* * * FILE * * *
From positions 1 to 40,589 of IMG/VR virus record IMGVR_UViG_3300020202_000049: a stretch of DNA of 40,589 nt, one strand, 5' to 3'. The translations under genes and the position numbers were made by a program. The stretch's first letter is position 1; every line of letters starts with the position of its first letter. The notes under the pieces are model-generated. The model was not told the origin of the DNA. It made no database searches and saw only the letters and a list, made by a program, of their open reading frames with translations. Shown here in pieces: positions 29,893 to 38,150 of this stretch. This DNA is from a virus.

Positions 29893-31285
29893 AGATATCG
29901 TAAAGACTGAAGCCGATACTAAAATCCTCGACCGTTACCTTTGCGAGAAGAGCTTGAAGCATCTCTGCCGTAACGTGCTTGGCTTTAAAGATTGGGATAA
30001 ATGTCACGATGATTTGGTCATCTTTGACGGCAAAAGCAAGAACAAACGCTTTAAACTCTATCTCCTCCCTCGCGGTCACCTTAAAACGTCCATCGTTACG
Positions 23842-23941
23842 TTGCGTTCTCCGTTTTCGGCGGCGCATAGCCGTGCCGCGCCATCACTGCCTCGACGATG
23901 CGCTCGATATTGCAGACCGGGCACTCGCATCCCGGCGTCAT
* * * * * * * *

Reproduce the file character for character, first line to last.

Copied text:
From positions 1 to 40,589 of IMG/VR virus record IMGVR_UViG_3300020202_000049: a stretch of DNA of 40,589 nt, one strand, 5' to 3'. The translations under genes and the position numbers were made by a program. The stretch's first letter is position 1; every line of letters starts with the position of its first letter. The notes under the pieces are model-generated. The model was not told the origin of the DNA. It made no database searches and saw only the letters and a list, made by a program, of their open reading frames with translations. Shown here in pieces: positions 29,893 to 38,150 of this stretch. This DNA is from a virus.

Positions 29893-31285
29893 AGATATCG
29901 TAAAGACTGAAGCCGATACTAAAATCCTCGACCGTTACCTTTGCGAGAAGAGCTTGAAGCATCTCTGCCGTAACGTGCTTGGCTTTAAAGATTGGGATAA
30001 ATGTCACGATGATTTGGTCATCTTTGACGGCAAAAGCAAGAACAAACGCTTTAAACTCTATCTCCTCCCTCGCGGTCACCTTAAAACGTCCATCGTTACG
Positions 23842-23941
23842 TTGCGTTCTCCGTTTTCGGCGGCGCATAGCCGTGCCGCGCCATCACTGCCTCGACGATG
23901 CGCTCGATATTGCAGACCGGGCACTCGCATCCCGGCGTCAT